29. 29. Example 5-6Balancing the Equation for a Redox Reaction in Acidic Solution.The reaction described below is used to determine the sulfite ionconcentration present in wastewater from a papermaking plant.Write the balanced equation for this reaction in acidic solution. . SO32-(aq) + MnO4-(aq) → SO42-(aq) + Mn2+(aq) Slide 29 of 43 General Chemistry: Chapter 5 Prentice-Hall
    30. 30. Example 5-6Determine the oxidation states: 4+ 7+ 6+ 2+ SO32-(aq) + MnO4-(aq) → SO42-(aq) + Mn2+(aq)Write the half-reactions: SO32-(aq) → SO42-(aq) + 2 e-(aq) 5 e-(aq) +MnO4-(aq) → Mn2+(aq)Balance atoms other than H and O: Already balanced for elements. Slide 30 of 43 General Chemistry: Chapter 5 Prentice-Hall
    31. 31. Example 5-6Balance O by adding H2O: H2O(l) + SO32-(aq) → SO42-(aq) + 2 e-(aq) 5 e-(aq) +MnO4-(aq) → Mn2+(aq) + 4 H2O(l)Balance hydrogen by adding H+: H2O(l) + SO32-(aq) → SO42-(aq) + 2 e-(aq) + 2 H+(aq)8 H+(aq) + 5 e-(aq) +MnO4-(aq) → Mn2+(aq) + 4 H2O(l)Check that the charges are balanced: Add e- if necessary. Slide 31 of 43 General Chemistry: Chapter 5 Prentice-Hall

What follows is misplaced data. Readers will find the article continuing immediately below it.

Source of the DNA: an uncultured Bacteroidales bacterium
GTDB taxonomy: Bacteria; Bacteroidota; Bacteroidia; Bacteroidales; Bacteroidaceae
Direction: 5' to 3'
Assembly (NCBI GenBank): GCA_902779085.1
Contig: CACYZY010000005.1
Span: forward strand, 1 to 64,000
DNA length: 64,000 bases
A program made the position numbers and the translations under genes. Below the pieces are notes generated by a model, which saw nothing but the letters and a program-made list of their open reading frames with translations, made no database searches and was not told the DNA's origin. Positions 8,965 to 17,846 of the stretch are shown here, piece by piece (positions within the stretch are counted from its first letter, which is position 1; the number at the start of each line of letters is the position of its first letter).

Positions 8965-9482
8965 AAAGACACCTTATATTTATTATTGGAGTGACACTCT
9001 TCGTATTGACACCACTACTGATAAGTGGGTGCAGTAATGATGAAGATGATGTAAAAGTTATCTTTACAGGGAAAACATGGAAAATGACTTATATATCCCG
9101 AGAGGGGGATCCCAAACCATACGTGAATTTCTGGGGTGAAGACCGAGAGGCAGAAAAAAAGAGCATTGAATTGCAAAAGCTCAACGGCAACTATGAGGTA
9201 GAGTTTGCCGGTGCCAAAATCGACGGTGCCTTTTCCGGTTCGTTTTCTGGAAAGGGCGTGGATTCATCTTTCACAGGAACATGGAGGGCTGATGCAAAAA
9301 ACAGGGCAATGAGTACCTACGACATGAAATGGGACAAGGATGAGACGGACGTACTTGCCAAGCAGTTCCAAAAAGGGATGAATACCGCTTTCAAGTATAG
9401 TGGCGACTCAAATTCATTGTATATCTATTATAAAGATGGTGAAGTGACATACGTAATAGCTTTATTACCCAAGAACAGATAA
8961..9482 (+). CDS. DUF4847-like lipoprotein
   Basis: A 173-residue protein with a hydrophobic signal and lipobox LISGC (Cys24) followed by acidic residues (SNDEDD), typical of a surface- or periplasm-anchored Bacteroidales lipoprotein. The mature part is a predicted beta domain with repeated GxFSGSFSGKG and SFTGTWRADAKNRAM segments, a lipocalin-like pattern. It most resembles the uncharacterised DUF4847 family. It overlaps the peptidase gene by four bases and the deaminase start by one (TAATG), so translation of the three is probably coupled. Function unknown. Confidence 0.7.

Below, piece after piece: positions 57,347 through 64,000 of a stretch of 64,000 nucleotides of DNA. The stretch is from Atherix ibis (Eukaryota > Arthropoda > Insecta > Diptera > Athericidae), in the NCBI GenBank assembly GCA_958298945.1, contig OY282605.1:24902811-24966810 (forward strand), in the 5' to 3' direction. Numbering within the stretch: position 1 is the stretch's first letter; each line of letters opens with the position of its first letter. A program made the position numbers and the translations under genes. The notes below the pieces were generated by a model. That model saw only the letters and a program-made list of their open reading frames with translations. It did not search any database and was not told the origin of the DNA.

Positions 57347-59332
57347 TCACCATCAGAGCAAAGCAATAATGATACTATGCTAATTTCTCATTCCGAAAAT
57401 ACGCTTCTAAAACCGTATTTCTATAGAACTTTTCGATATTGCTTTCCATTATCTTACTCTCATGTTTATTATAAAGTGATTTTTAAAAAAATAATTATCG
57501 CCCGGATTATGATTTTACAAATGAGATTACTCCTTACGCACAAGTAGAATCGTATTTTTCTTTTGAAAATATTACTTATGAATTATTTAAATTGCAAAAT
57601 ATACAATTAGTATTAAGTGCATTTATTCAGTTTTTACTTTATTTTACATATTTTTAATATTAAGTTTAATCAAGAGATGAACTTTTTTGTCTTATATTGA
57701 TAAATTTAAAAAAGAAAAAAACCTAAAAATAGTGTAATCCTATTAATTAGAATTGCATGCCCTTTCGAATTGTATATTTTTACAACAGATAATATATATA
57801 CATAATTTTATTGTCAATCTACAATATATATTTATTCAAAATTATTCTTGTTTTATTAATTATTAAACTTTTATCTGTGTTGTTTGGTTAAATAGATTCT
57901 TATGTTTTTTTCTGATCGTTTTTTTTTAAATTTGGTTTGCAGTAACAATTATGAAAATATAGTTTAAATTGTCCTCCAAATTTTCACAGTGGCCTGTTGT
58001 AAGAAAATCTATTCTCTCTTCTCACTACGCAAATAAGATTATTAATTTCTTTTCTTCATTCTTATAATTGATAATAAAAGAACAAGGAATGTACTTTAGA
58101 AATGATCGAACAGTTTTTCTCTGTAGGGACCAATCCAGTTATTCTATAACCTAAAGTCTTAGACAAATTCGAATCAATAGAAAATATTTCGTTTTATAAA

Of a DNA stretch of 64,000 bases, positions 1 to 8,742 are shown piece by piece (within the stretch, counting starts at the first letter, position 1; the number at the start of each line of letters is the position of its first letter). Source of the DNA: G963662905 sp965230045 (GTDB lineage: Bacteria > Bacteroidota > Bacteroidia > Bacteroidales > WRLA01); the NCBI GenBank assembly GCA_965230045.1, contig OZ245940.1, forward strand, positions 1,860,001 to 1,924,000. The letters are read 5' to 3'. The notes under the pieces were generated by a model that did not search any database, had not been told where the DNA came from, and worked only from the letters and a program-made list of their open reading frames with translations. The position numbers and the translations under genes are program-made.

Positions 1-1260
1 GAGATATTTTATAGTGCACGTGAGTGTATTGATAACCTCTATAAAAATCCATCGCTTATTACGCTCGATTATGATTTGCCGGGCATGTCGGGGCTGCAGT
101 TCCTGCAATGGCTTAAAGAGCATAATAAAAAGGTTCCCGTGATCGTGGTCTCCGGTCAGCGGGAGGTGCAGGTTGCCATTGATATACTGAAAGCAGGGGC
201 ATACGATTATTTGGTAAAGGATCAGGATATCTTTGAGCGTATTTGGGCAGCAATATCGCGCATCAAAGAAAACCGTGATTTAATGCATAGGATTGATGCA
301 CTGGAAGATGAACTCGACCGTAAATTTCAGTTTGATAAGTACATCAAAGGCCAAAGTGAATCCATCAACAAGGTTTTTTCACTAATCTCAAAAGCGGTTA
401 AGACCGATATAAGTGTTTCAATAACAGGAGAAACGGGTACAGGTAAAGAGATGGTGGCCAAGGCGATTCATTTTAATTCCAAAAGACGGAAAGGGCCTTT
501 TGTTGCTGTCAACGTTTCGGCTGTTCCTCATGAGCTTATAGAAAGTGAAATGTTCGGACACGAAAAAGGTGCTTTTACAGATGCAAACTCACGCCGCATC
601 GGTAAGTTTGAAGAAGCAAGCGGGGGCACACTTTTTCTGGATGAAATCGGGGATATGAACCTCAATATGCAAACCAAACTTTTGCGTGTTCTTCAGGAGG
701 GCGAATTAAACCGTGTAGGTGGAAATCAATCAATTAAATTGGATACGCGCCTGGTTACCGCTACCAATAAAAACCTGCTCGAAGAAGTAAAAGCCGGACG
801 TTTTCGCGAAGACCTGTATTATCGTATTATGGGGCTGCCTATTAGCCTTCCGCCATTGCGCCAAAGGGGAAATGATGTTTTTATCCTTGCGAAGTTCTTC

32. 32. Example 5-6Multiply the half-reactions to balance all e-: 5 H2O(l) + 5 SO32-(aq) → 5 SO42-(aq) + 10 e-(aq) + 10 H+(aq) 16 H+(aq) + 10 e-(aq) + 2 MnO4-(aq) → 2 Mn2+(aq) + 8 H2O(l)Add both equations and simplify: 5 SO32-(aq) + 2 MnO4-(aq) + 6H+(aq) → 5 SO42-(aq) + 2 Mn2+(aq) + 3 H2O(l)Check the balance! Slide 32 of 43 General Chemistry: Chapter 5 Prentice-Hall
    33. 33. Balancing in Acid• Write the equations for the half-reactions. – Balance all atoms except H and O. – Balance oxygen using H2O. – Balance hydrogen using H+. – Balance charge using e-.• Equalize the number of electrons.• Add the half reactions.• Check the balance.Slide 33 of 43 General Chemistry: Chapter 5 Prentice-Hall
    34. 34. Balancing in Basic Solution• OH- appears instead of H+.• Treat the equation as if it were in acid. – Then add OH- to each side to neutralize H+. – Remove H2O appearing on both sides of equation.• Check the balance.Slide 34 of 43 General Chemistry: Chapter 5 Prentice-Hall
    35. 35. 5-6 Oxidizing and Reducing Agents. • An oxidizing agent (oxidant ): – Contains an element whose oxidation state decreases in a redox reaction • A reducing agent (reductant): – Contains an element whose oxidation state increases in a redox reaction.Slide 35 of 43 General Chemistry: Chapter 5 Prentice-Hall